Submitted by John Ralph on Wed, 11/11/2009 - 3:00pm.


  • Idea
  • Notion
  • Thought
  • Mental image
  • Mental picture
  • Mental representation



The debate so far – apologies if other posts are missing –


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I like Lipson's use of Vorstellung using idea, mental image and picture in chapter 1 ... We will need to use mental picture regularly later. Lipson gives a good transition to it in chapter 1 from idea to image to picture.


John: [slightly edited]

Everyone understands the term mental image! Picture limits Vorstellung because it cuts out all the other phenomenal sensations that we can hold in the mind, e.g. a song. So does image, but not so severely. Steiner did not mean just pictorial mental appearances so image remains preferable as a compromise.


Vorstellung: idea, perception, conception, imagination, performance, show, belief

Most English readers will not have realised (erkennen!) how rich the German concept of Vorstellung really is. I hope that we are able to exorcise this ghost in our translation. What Lipson has done is his own incursion into the issue of untranslatability. We are not bound to follow his lead here, especially if we can bring out Steiner’s actual meaning, which I suggest has not yet been discovered by English readers.


One native German speaker told me “it’s what you imagine. It is your imagination.” Obviously, in English my imagination of New York may simply be fantasy. The ambiguity is clear, but this ambiguity also stirs in the heart of Steiner’s argument for the reality of thinking. This mental picture business has led English readers down a long and winding side-track as I have painfully experienced in my first encounters with PoF. As a non-pictorial thinker by nature, it was years before I woke up to this. So I recognise I have a bias on this one.

As far as meaning goes, mental picture is an impoverished compromise, no matter how neat it looks in an English translation. I do not have a definitive English equivalent to offer for Vorstellung. The nearest remains imagination. We may be able to call on the verb, to picture (to depict in thought) at some point.


mental image/picture

My hunch is if we think it through we will find "representation", which is the philosophy meaning of Vorstellung, to be the only word that can encompass the vast meaning of mental picture. Chapter 4, 5, and 6 try to explain what a mental picture is and give many meanings.


All of these various meanings are ways we represent things. You can find major flaws in the other terms. But "representation" reads very poorly for a new reader.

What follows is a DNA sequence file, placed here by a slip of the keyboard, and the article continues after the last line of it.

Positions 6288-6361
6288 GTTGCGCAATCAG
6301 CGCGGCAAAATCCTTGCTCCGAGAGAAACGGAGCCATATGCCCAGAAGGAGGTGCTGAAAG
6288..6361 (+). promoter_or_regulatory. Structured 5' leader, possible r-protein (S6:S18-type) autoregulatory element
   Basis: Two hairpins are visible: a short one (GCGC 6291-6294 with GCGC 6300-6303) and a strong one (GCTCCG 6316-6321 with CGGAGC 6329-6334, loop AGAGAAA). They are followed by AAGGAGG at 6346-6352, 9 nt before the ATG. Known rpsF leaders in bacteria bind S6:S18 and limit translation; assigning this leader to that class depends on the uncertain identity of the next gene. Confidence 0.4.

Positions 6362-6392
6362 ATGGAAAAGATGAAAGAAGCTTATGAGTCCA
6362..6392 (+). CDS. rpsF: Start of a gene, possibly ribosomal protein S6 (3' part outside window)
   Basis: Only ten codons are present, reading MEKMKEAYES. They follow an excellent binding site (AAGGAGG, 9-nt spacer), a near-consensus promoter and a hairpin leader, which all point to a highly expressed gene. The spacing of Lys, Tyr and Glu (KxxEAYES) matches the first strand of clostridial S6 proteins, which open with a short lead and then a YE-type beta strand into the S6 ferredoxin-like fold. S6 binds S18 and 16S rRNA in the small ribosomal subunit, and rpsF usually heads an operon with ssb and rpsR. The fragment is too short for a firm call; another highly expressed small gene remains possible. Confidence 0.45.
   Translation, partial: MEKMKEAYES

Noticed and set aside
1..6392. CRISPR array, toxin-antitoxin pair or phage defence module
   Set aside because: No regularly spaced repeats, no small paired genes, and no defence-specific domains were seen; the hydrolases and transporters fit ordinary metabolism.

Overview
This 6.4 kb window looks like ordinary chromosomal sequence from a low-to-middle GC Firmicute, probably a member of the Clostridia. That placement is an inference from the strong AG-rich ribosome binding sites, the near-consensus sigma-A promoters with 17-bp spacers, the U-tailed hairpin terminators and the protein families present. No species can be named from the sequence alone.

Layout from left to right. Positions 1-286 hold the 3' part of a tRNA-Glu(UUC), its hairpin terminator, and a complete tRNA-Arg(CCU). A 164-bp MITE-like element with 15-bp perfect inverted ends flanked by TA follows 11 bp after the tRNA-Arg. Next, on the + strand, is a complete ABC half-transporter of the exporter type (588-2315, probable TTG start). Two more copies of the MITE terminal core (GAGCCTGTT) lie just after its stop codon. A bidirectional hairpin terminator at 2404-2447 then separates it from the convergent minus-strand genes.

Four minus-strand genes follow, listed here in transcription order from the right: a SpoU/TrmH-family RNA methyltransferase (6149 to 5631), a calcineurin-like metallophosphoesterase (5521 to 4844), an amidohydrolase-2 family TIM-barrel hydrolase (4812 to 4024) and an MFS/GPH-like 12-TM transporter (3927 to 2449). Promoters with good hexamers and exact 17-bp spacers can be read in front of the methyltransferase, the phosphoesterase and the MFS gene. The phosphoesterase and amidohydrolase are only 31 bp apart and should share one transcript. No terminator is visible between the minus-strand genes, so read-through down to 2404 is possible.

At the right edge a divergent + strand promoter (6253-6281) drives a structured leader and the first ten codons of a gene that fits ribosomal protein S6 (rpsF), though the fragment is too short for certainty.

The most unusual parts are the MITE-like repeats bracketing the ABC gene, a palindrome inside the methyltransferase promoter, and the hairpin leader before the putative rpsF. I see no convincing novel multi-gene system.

Hoernle is the only translator that tried to use different words for Vorstellung depending on the context. I am gaining respect for Hoernle. He is the only English translator up until now that actually applied thinking to his translation. The others were anthroposophical society dogmatists who liked to define a word according to "Steinerism" and then just plop it in mindlessly. Hoernle, from what I can find, was very intelligent and accomplished in German, English, philosophy and actually thought through the philosophy issues in the book and wrote about them on his own outside the fixed thinking found in anthroposophy. I haven't found any evidence he was an anthroposophist. I think he was chosen to translate because of his qualifications rather than his loyalty to Steinerism. He wrote to the world as Steiner did in POF rather than to a narrow-minded group of followers which the other barely qualified translators wrote for. (this is not to diminish their contribution but only to put it in perspective)


We can try using various words for Vorstellung but may have to settle for one. In chapter 1 Hoernle used "idea" in 1.4 when the Vorstellung came from the outside and "thought" later when we formed it since chapter 1 was about recognizing how "thought" was behind everything. It was a great try but doesn't seem to fit quite right.


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Here I am revealed as a fumbling beginner.  However, if I am to be able to contribute to the translation work effectively, I need to learn. 


My current understanding of one aspect of the Vorstellung issue is that a concept will be considered later in PoF as existing in its own right as another given that is attached to a given perception – and not merely the private construction of individual thinking. So we are dealing here with what has been called archetypes elsewhere (this term is disallowed here as it is not a PoF term).  The Vorstellung terms listed above are all generally considered to be personal mental constructions except, for example, when one says that ‘an idea’s time has come’. 


The ethical individual can also arrive at new concepts through ethical/moral imagination. This comes about as a creative and evolving process of developing existing concepts into previously unmanifest ones.  Thus the thinker participates actively in the universal field of thinking and we need a word that distinguishes the individual perception of thought from the universal or general concept itself.


Please put me straight if this is nonsense.